Conventional marine seismic vibrators (the early hydraulically driven marine vibrators) typically have a poor signal strength below 30 Hz, especially when compared to conventional airgun arrays. The reason for this is that these types of sources have a very poor efficiency at low frequency. The only way to get good efficiency at low frequencies is to have a resonance in the lower frequency range. The resonances for the hydraulic sources were above the seismic band, so in the period from 2013 to 2017 one of the main challenges that the PGS marine vibrator team faced was to improve this response.

A flat source spectrum is achieved by combining two different marine vibrators: a Triton M source (left) and a Subtone M (right). The two sources are shown at the same relative scale. PGS. By combining two sources, Triton M and the Subtone M (the M denotes a PGS source with the new electromagnetic driver), the source strength is improved significantly, especially for low frequencies. The clue to getting a good acoustic output was that each of the sources has two resonances, one in the low frequency end and one in the upper frequency range. The resonance in the low frequency range end is a result of the shell interacting with the surrounding water, while the second resonance is from the driver mechanism in the source itself. This type of system is the only known concept that can create a rather flat frequency response over a wide range of frequencies, making it a unique source for seismic applications. The two resonances for each source not only improve the acoustic output but also improve the efficiency, which in turn makes the sources more controllable, enabling them to use arbitrary signals with ‘high acoustic fidelity’. From a field test it has been found that the output for the new vibrator array (consisting of 4 Subtone elements and 8 Triton elements) would meet the requirement of 190 dB re 1 microPa/[email protected] for 5–10 Hz and 200 dB for 10–100 Hz for a 5 second-long sweep. This is comparable to a 1,000 cubic inch airgun, although this comparison is not straightforward since the marine vibrator will be repeatable and have less self-generated noise.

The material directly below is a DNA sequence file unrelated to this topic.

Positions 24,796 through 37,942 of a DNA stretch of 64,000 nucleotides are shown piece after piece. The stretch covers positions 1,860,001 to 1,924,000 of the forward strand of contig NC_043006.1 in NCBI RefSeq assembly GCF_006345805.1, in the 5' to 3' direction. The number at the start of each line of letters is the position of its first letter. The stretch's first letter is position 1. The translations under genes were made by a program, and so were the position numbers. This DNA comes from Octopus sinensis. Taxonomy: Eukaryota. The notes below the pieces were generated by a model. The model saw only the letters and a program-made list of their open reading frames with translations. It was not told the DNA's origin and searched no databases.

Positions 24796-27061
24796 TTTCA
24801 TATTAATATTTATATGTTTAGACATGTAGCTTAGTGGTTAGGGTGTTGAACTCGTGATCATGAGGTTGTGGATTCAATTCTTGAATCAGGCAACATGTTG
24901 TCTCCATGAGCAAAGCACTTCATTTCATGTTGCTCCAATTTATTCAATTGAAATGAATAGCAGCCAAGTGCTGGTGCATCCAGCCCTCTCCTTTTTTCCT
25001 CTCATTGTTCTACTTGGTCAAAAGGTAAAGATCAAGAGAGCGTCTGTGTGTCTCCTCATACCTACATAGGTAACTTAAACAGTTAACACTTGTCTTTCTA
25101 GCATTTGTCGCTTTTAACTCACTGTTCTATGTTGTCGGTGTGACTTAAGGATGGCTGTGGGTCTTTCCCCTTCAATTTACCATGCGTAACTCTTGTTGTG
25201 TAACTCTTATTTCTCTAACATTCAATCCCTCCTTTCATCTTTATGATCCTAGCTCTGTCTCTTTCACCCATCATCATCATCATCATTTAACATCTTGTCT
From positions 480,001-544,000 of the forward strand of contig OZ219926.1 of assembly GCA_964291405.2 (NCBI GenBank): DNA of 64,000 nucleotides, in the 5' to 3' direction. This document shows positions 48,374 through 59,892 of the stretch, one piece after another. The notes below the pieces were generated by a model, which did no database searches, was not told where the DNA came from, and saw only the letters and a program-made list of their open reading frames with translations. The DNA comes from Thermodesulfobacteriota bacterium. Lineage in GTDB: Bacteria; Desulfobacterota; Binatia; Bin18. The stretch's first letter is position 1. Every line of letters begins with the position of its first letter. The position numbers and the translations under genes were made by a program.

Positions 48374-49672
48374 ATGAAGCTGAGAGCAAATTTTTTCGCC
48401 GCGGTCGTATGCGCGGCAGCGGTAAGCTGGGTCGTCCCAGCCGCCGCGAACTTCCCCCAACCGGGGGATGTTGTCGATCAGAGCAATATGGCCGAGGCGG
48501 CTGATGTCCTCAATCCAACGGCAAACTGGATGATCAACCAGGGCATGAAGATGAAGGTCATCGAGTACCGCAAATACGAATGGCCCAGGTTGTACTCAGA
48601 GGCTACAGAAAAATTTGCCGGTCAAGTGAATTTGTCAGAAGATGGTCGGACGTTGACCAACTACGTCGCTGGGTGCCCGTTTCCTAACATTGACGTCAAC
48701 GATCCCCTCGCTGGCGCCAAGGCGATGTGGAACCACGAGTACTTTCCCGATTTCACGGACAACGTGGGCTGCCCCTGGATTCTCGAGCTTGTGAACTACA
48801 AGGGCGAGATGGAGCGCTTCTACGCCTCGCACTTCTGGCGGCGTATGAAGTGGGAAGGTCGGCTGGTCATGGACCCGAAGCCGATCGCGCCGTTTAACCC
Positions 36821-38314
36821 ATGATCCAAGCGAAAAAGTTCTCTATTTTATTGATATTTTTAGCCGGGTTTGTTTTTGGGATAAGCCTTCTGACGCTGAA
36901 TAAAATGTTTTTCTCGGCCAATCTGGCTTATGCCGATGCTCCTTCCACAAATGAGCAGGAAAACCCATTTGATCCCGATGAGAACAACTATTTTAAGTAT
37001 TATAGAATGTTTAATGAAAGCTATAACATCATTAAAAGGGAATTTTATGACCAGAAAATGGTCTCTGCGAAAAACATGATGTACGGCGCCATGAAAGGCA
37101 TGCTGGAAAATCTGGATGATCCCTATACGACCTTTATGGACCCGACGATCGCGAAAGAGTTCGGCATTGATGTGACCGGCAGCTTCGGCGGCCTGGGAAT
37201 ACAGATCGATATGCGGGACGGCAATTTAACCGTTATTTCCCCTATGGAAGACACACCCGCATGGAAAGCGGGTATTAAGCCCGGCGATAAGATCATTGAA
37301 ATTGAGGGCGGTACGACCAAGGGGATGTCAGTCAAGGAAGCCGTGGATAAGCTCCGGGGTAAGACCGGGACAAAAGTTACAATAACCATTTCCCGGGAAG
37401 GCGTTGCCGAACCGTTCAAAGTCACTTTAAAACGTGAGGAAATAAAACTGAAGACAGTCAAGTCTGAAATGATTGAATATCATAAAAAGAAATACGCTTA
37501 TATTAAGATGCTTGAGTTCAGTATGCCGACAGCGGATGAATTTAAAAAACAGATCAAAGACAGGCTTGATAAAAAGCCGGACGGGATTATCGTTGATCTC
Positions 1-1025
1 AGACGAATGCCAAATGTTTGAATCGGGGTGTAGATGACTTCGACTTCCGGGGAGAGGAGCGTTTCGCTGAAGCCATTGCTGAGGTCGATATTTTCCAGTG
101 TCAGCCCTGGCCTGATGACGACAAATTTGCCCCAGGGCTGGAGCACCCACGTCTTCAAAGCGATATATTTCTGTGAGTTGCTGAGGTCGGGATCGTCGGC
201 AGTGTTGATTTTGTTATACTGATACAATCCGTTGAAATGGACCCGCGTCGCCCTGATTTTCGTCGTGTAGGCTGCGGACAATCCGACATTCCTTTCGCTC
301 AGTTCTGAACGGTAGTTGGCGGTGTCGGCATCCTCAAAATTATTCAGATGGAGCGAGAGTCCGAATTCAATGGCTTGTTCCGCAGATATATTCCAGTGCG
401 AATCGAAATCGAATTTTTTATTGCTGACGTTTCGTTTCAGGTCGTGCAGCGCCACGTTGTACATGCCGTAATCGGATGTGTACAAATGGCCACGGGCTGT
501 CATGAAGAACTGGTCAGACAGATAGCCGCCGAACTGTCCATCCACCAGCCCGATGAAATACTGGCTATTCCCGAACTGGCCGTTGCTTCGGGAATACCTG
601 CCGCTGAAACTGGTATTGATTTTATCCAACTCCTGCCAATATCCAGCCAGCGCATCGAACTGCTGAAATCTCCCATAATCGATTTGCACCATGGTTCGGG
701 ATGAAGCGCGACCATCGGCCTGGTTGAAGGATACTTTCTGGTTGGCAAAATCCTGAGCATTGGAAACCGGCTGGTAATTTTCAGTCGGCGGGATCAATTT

The next step in this development is to build a full seismic array and test it in the field. Unfortunately, due to the major decline in the seismic market from 2013 to date, this project has been put on hold. The interest in marine vibrators, however, is increasing, and with an improving seismic market at the same time as the industry is facing more regulations, particularly related to impulsive sources, one may expect new opportunities for marine vibrator technology.

Flexible Marine Vibrator Array System

PGS. The final stage of marine vibrator development, which was put on hold in 2016, showed that the required output of 5–100 Hz can be met. The developed marine vibrator array can be used in a towed mode (as shown to the right) or in a stationary mode for shallow waters or transition zones. The sweep length can vary from 5 to 40 seconds, and the depth range is from 2 to 30m. In the future it would also be possible to place units on unmanned surface vessels which would improve the flexibility further. New signal schemes together with continuous recording may also reduce the number of sources needed.


  • Ursin-Holm, B., R. Tenghamn, R. Fritsvold and P.A. Osterholt, 1991, Development of a new improved marine vibrator based on Terfenol-D, SEG Expanded Abstract 1991, 796–799.
  • Dapino, M. J., 2004, On magnetostrictive materials and their use in adaptive structures, Structural Engineering and Mechanics, 17, No.3–4.
  • Snodgrass, J. D. and O. D. McMasters, 1997, Optimized TERFENOL-D manufacturing processes, Journal of Alloys and Compounds, 258, 24–29.
  • Hoenderdaal, S., L. Tercero, F. Marscheider-Weidemann and W. H.J.
  • Crijns-Graus, 2013, Can a dysprosium shortage threaten green energy technologies?, Energy, 49, 344–355.

Further Articles Related to Geophysics in Oil and Gas

Some recommended reading from GEO ExPro relating to the topic of geophysical seismic acquisition in oil and gas.

Next Generation Hydrocarbon Exploration
Stefano Volterrani, Tim Matava, Zakir Hossain, Shihong Chi and Brian W. Horn; ION E&P Advisors
Integrating technologies for basin analysis improves geological and geophysical models, enabling the next generation of hydrocarbon exploration.
This article appeared in Vol. 15, No. 5 - 2018

Applying Innovations in Geophysics to the Hydrocarbon Industry
Staff Writer
Regular GEO ExPro contributor Martin Landrø is Professor of Applied Geophysics at the Department of Petroleum Engineering and Applied Geophysics at the Norwegian University of Science and Technology in Trondheim, Norway. Here he discusses some of the more important innovations in the science of geophysics when applied to the hydrocarbon industry.
This article appeared in Vol. 12, No. 4 - 2015

Land Seismic Acquisition
Jason Criss & Andy Bull, INOVA Geophysical
The challenges ahead for land seismic acquisition.
This article appeared in Vol. 15, No. 1 - 2018

Advancing Geophysical Science
Josef Paffenholz, Chair SEAM Board of Directors
Propelling the science of geophysics through cooperation to meet the grand challenges of tomorrow.
This article appeared in Vol. 15, No. 4 - 2018